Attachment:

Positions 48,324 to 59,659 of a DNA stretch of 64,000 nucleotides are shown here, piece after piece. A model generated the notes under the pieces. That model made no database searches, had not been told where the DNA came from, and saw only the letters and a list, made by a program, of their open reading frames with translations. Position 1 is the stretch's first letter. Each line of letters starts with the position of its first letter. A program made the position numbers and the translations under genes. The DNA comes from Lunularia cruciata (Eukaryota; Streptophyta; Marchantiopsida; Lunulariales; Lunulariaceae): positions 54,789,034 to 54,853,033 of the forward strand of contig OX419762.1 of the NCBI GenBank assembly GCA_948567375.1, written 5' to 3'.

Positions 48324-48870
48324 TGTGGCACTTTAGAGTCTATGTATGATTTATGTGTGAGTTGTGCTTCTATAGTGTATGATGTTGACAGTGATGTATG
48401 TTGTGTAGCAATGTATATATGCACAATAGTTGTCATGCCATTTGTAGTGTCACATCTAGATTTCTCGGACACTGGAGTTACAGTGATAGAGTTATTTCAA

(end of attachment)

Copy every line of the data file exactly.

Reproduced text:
Positions 48,324 to 59,659 of a DNA stretch of 64,000 nucleotides are shown here, piece after piece. A model generated the notes under the pieces. That model made no database searches, had not been told where the DNA came from, and saw only the letters and a list, made by a program, of their open reading frames with translations. Position 1 is the stretch's first letter. Each line of letters starts with the position of its first letter. A program made the position numbers and the translations under genes. The DNA comes from Lunularia cruciata (Eukaryota; Streptophyta; Marchantiopsida; Lunulariales; Lunulariaceae): positions 54,789,034 to 54,853,033 of the forward strand of contig OX419762.1 of the NCBI GenBank assembly GCA_948567375.1, written 5' to 3'.

Positions 48324-48870
48324 TGTGGCACTTTAGAGTCTATGTATGATTTATGTGTGAGTTGTGCTTCTATAGTGTATGATGTTGACAGTGATGTATG
48401 TTGTGTAGCAATGTATATATGCACAATAGTTGTCATGCCATTTGTAGTGTCACATCTAGATTTCTCGGACACTGGAGTTACAGTGATAGAGTTATTTCAA